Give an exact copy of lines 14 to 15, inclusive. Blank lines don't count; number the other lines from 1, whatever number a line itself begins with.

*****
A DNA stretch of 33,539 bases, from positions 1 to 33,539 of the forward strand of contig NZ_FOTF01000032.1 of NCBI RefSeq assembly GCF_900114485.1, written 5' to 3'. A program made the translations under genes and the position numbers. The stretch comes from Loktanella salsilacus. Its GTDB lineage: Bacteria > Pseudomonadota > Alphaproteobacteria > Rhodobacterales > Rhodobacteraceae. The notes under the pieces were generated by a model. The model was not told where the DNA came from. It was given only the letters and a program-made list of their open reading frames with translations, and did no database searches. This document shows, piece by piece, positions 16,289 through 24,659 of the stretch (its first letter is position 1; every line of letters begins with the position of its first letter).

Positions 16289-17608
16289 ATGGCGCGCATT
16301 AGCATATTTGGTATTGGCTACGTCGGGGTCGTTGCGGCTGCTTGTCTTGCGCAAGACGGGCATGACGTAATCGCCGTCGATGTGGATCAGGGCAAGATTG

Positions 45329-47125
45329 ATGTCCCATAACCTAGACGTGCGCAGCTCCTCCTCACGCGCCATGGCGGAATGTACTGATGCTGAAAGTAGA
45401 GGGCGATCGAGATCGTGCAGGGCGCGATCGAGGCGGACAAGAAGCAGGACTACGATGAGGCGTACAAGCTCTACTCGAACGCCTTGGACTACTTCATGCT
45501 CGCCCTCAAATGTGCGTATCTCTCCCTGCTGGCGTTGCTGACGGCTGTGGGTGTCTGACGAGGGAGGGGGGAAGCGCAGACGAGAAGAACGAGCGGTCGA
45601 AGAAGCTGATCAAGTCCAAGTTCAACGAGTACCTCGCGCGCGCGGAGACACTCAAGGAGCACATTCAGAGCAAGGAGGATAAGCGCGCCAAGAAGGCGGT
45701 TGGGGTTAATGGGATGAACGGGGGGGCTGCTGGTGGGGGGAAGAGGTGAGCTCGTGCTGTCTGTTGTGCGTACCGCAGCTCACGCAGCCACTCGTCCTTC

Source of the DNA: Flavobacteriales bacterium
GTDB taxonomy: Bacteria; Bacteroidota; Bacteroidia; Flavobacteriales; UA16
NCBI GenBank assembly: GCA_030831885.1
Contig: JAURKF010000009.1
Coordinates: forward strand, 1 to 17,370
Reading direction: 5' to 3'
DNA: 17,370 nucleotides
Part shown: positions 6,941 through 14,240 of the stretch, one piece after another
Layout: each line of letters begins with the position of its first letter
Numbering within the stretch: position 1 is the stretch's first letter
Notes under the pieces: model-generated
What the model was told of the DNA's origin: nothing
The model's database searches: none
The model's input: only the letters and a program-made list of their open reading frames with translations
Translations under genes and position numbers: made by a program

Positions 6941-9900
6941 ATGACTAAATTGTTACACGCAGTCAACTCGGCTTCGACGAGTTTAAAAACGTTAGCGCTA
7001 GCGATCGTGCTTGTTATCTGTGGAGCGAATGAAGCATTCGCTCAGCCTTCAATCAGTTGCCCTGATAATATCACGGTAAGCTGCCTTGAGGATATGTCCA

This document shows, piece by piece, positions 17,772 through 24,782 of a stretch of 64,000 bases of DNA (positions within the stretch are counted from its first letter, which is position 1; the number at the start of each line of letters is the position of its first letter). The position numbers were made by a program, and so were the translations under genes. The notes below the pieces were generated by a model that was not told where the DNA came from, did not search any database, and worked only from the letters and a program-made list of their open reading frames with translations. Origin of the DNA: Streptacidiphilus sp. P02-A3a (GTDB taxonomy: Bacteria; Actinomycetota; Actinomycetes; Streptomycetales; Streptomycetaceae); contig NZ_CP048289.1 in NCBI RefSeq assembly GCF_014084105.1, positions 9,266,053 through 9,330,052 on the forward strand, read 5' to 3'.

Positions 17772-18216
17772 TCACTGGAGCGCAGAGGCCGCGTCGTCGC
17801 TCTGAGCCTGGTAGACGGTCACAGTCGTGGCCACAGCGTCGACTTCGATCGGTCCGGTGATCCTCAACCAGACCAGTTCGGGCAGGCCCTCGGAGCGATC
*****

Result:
Contig: JAURKF010000009.1
Coordinates: forward strand, 1 to 17,370